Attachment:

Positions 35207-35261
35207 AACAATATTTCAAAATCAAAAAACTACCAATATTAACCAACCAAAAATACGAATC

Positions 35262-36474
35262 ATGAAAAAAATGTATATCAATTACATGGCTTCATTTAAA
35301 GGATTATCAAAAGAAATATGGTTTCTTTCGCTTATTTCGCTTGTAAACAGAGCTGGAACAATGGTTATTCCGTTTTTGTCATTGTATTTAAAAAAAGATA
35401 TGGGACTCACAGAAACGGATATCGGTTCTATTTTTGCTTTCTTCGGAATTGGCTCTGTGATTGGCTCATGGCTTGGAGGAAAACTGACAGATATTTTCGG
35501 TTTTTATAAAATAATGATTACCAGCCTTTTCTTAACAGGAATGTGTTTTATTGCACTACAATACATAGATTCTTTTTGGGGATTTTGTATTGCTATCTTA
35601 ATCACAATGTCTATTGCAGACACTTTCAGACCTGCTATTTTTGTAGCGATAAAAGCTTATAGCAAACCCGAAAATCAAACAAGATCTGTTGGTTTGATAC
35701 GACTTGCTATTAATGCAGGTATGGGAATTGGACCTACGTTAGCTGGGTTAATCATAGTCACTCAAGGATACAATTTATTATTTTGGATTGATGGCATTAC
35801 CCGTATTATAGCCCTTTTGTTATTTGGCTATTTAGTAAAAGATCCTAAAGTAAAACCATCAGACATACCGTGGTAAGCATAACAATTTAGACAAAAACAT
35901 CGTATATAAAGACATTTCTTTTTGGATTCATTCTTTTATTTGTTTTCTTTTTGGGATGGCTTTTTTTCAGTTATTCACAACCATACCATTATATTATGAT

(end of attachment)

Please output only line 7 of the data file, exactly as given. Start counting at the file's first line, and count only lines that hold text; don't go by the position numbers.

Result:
35501 TTTTTATAAAATAATGATTACCAGCCTTTTCTTAACAGGAATGTGTTTTATTGCACTACAATACATAGATTCTTTTTGGGGATTTTGTATTGCTATCTTA